September 9, 2022

Baker-Polito Administration Announces $14.6 Million to Support Life Sciences Workforce Development and STEM Education

39 awards will support new and expanded STEM curricula at 40 schools and enhance and expand industry-aligned training programs at 22 institutions; 25,000+ students will receive enhanced training and education opportunities that will better prepare them for exciting careers in the life sciences and other STEM fields

Today, the Baker-Polito Administration and the Massachusetts Life Sciences Center (MLSC) announced 39 grants totaling more than $14.6 million through two programs administered by the MLSC: the STEM Equipment and Professional Development Grant program and its Workforce Development Capital Grant program. Lt. Governor Karyn Polito made the announcement during a visit to the Massachusetts Maritime Academy, an awardee of the MLSC Workforce Development Capital Grant program.

“By making investments in STEM workforce and educational opportunities, we can sustain and strengthen Massachusetts’ leadership in the life sciences and other STEM industries,” said Governor Charlie Baker. “We are grateful to partners across the Commonwealth for working with our administration to create more career pathways for students in these growing fields.”

“Today’s awards are representative of the type of commitment our administration has demonstrated to our STEM workforce and innovation economy,” said Lt. Governor Polito. “By investing in training and educational opportunities in regions across Massachusetts, including here on the Cape and Islands, we are preparing students for meaningful careers and positioning the entire state to leverage the growth of the life sciences and other STEM industries.”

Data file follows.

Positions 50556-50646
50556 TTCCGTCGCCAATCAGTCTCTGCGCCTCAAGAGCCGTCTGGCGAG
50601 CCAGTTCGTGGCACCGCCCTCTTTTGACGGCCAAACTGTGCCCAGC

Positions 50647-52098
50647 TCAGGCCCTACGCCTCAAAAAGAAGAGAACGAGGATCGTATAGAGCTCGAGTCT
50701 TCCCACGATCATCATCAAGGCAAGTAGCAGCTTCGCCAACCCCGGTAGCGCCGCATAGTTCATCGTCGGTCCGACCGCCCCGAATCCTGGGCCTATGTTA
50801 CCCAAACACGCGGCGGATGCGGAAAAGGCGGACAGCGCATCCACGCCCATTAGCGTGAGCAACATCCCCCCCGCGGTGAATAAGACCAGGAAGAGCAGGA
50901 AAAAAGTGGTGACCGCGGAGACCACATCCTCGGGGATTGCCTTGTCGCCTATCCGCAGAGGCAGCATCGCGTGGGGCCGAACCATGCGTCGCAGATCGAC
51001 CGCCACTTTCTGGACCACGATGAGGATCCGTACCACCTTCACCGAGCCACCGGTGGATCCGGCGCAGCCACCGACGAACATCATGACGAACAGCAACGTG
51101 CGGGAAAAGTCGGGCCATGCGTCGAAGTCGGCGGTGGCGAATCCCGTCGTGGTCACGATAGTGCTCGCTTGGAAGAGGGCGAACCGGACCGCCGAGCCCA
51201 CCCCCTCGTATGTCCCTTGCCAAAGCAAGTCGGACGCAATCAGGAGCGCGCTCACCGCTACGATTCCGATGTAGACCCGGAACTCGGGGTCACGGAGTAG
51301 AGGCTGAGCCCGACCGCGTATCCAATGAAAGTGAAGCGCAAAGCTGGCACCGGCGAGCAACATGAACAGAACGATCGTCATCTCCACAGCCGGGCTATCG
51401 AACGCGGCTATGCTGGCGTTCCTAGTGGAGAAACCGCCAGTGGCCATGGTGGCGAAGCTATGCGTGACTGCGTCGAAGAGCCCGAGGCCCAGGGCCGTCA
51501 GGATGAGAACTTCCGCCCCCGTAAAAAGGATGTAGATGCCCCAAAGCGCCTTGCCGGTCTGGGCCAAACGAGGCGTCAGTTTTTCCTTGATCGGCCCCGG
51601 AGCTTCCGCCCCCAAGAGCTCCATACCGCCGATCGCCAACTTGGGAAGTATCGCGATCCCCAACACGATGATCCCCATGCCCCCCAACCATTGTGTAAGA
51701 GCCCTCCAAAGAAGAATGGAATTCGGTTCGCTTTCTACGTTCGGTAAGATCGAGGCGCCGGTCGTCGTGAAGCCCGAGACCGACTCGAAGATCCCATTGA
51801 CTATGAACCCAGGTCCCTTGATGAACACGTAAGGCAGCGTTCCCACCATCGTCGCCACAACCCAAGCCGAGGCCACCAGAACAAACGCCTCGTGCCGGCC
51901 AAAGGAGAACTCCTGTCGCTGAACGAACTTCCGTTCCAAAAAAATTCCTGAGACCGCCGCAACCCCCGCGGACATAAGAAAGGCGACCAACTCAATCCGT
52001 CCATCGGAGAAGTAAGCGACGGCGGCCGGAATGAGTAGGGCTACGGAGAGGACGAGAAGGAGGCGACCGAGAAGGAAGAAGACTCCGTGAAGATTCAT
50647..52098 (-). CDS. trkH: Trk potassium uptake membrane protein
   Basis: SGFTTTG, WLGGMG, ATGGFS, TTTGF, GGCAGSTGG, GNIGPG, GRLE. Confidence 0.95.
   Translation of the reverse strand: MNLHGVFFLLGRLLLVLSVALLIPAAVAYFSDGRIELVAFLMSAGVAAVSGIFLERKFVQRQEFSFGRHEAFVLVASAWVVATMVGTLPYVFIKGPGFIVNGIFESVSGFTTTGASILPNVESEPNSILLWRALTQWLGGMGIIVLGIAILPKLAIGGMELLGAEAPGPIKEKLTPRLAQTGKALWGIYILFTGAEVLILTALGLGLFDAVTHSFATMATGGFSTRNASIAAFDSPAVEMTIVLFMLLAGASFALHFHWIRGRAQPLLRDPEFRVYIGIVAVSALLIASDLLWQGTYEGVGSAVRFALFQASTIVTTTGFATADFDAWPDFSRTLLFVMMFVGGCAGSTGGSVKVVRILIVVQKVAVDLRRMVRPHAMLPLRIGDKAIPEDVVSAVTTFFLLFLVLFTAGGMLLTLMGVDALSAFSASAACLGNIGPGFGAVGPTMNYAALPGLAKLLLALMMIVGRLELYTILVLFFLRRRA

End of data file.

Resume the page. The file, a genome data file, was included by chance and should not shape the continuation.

“The Baker-Polito Administration continues to invest in students, educators, and employers in order to further grow and support our advanced STEM workforce,” said Housing and Economic Development Secretary Mike Kennealy, who serves as MLSC Board Co-Chair. “We’re grateful for the work Massachusetts Life Sciences Center does administering resources for workforce training and educational programming that help Massachusetts maintain our competitive edge.”

“The Baker-Polito Administration remains committed to investing in STEM education and career opportunities in the life sciences that will expand the talent pipeline employers need to grow,” said Administration and Finance Secretary Michael J. Heffernan, who also serves as MLSC Board Co-Chair. “Through strategic investment and collaboration, we can build a strong pool of learners and future members of the Commonwealth’s thriving life sciences industry.”

The funding will support new and expanded STEM curricula at 40 schools and enhance and expand industry-aligned training programs at 22 institutions. More than 25,000 students will receive enhanced training and education opportunities that will better prepare them for exciting careers in the life sciences and in other STEM fields.